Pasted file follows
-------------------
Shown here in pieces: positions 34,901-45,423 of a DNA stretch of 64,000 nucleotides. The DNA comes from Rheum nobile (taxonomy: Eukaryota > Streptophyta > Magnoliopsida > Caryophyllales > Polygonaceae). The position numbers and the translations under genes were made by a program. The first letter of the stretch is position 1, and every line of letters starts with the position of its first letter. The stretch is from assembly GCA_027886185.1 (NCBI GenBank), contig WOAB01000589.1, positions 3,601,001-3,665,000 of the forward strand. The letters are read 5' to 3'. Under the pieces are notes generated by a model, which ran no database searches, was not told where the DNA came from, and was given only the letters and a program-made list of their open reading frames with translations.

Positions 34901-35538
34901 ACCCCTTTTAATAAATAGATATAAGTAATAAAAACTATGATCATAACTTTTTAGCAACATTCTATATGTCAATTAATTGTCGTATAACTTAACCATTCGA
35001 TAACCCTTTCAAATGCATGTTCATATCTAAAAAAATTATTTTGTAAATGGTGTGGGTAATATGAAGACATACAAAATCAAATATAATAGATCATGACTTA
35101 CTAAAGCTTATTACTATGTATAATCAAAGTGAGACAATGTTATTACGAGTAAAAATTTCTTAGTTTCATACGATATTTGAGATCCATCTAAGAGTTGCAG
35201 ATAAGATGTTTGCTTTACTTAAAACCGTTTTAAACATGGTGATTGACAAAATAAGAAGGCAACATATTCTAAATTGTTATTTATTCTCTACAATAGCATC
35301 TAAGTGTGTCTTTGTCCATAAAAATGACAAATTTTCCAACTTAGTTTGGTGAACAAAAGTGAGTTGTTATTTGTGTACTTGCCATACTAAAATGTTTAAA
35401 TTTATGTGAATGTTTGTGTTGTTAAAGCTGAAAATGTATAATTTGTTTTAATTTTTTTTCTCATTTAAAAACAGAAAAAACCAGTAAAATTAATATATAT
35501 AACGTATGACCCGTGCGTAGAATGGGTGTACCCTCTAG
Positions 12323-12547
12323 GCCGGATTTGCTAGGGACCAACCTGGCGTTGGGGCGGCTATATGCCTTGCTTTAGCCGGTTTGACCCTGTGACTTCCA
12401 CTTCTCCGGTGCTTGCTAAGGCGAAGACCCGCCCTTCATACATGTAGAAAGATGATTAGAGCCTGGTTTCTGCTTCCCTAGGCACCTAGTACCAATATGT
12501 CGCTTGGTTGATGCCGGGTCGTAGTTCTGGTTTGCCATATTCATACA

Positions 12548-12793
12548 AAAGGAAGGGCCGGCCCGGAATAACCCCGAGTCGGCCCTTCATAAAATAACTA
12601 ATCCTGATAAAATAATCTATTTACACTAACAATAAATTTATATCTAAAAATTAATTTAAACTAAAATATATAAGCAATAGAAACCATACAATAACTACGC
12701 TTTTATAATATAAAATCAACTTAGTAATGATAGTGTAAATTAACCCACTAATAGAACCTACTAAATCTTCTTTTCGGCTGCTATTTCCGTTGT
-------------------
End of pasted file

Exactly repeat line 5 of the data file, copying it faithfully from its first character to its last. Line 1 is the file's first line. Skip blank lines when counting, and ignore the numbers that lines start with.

35101 CTAAAGCTTATTACTATGTATAATCAAAGTGAGACAATGTTATTACGAGTAAAAATTTCTTAGTTTCATACGATATTTGAGATCCATCTAAGAGTTGCAG